Brookfield Property Partners (TSX:BPY.UN)(NASDAQ:BPY) is the commercial real estate wing of the Brookfield Asset Management. The company markets itself as one of the few truly globally diversified real estate vehicles currently available to investors. As of 2019, the company had properties under management in Canada, Europe, the Middle East, Brazil, Asia Pacific, and the US, where the bulk of its properties is situated.
The total assets under management of the company are worth US$202 billion. The properties are broken down into two major pieces: the company’s core property portfolio, which comprises 134 premium office properties and 122 malls, and urban retail properties. The second piece is LP investments, including multifamily units, hospitality, self-storage, logistics, and student housing properties.
Despite substantial diversification in asset classes and geography (even though the portfolio is partial to the U.S. market), the company reported a US$1.512 billion loss in the second quarter. This indicates how multifaceted the adverse impact of the pandemic is.
The second-quarter results
The dismal picture that the second-quarter results portrayed can easily be chalked up to the pandemic and its staying-at-home repercussion. Malls are closed, people aren’t checking into hotels because travel is restricted and limited, and many offices have either gone partially or fully toward working from home model. However, offices aren’t the real cause of Brookfield’s decimated revenues because they usually have long-term leases.
Management of the company stated that the hospitality business took the hardest hit. In just the second quarter, the company lost $78 million from property closures in the hospitality space. The NOI dropped by US$304 million and FFO by US$121 million from 2019’s second quarter. The bulk of the loss can be attributed to fair value losses in the company’s core retail and core office portfolios.
The company has taken some new initiatives to continue running its business despite the pandemic. This includes bringing drive-in theatres to some of the mall parking lots, using parking lots for outdoor dining, and teaming up with a company that can help set up 3D scanners in some malls under Brookfield’s management, so people can find their sizes without trying the clothes on.
The management is optimistic about the office sector’s eventual recovery, stating that working from the home model will not impact the demand for office spaces.
Should you buy it?
Brookfield is currently trading at $16 per share, about 31% down from its start of the year, which is steep even for a stock that wasn’t a grower in the first place. The company has been growing its dividend for the last five years, though not substantially enough. And it had never slashed its payouts in the previous five years, even when the payout ratio exceeded 485% in 2017.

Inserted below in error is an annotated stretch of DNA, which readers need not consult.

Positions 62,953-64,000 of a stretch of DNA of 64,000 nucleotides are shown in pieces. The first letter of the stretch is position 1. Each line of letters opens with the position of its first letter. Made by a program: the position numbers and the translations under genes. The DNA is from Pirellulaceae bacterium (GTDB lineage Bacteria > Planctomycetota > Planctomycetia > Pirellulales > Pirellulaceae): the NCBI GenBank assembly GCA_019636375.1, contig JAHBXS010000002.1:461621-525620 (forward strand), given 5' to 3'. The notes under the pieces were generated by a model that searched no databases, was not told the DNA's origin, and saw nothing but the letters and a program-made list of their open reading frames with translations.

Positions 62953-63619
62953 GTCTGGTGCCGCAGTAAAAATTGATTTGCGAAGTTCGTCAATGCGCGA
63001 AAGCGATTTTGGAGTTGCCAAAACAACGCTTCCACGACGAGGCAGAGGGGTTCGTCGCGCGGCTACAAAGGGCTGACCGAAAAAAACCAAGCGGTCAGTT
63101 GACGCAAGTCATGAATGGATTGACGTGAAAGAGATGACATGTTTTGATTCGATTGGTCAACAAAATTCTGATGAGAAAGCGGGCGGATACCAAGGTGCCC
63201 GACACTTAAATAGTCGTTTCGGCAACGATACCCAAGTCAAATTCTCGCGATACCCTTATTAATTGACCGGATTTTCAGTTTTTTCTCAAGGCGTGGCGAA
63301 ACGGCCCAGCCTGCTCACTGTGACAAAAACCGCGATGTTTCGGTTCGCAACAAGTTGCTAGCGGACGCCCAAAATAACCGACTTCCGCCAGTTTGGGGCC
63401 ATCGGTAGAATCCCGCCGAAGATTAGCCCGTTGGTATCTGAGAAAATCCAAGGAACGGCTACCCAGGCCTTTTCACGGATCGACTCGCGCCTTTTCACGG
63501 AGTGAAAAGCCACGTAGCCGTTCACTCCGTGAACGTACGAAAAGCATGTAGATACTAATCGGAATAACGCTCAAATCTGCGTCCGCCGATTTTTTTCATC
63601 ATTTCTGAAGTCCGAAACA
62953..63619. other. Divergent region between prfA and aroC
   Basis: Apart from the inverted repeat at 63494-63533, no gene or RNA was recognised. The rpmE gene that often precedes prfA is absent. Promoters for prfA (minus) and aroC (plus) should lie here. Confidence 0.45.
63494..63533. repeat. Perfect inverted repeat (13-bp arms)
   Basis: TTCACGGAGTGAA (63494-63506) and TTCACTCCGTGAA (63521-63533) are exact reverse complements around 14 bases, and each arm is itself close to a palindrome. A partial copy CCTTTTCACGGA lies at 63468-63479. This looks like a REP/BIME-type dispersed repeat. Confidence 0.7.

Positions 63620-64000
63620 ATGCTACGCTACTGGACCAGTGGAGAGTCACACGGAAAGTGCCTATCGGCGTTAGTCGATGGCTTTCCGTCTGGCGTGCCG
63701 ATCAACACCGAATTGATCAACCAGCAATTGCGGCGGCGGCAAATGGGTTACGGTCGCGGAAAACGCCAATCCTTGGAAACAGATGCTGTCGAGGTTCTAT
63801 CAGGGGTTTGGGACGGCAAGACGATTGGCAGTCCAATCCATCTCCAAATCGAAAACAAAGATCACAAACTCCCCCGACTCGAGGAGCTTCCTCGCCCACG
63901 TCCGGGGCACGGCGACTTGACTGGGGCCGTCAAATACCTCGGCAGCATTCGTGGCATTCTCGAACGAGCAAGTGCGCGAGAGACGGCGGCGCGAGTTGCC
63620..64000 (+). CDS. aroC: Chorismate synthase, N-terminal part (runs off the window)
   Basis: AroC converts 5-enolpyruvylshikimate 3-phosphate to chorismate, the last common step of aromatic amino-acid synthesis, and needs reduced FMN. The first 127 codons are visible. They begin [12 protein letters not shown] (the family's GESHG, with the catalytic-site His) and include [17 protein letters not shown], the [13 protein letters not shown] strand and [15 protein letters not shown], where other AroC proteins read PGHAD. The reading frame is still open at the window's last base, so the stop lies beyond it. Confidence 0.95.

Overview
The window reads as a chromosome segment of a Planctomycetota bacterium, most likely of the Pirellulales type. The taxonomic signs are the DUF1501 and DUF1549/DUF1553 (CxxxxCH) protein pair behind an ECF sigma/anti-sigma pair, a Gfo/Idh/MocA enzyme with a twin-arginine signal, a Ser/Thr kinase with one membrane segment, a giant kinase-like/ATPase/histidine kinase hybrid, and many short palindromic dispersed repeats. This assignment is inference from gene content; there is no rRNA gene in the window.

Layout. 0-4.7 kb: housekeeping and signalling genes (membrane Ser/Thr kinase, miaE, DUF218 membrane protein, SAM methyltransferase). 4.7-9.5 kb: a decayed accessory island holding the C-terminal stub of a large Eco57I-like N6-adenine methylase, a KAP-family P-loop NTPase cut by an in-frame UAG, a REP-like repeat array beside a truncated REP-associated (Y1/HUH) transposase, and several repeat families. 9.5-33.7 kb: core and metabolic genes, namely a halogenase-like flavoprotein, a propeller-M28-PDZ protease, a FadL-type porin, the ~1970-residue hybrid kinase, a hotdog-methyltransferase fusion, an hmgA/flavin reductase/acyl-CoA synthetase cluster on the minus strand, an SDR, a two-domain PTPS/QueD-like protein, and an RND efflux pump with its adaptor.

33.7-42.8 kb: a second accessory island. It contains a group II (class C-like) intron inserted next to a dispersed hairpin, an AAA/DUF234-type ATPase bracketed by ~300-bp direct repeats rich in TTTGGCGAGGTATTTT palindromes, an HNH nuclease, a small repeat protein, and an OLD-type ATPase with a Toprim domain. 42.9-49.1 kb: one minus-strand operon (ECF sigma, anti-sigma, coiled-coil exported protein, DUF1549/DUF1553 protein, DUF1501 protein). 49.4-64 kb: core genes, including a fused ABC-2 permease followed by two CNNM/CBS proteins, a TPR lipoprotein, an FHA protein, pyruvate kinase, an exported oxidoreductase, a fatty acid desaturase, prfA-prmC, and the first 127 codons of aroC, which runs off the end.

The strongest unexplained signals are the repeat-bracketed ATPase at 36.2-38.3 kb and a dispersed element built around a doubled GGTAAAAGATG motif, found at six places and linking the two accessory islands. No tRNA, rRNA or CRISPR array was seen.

Currently, Brookfield is offering an enormous yield of 11.3%, making it enticing enough. But the question is whether or not Brookfield will be able to sustain these dividends going forward, with its earnings going downhill at a crazy pace.
The core office and retail portfolio still show decent occupancy rates, 92%, and 95%. The hospitality end of the company will start recovering along with the economy.
Brookfield is currently offering a once-in-a-lifetime kind of yield. It’s not a small company going downhill. It’s a massive real estate empire that’s absorbing the impact of a worldwide pandemic.
At its current undervalued, highly discounted price, Brookfield might be a great buy, but remember that there is a genuine possibility of dividends being slashed. The company doesn’t offer much in the way of capital growth.
Speaking of Brookfield Property...
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This article represents the opinion of the writer, who may disagree with the “official” recommendation position of a Motley Fool premium service or advisor. We’re Motley! Questioning an investing thesis — even one of our own — helps us all think critically about investing and make decisions that help us become smarter, happier, and richer, so we sometimes publish articles that may not be in line with recommendations, rankings or other content.
Fool contributor Adam Othman has no position in any of the stocks mentioned. The Motley Fool owns shares of and recommends Brookfield Asset Management. The Motley Fool recommends BROOKFIELD ASSET MANAGEMENT INC. CL.A LV and Brookfield Property Partners LP.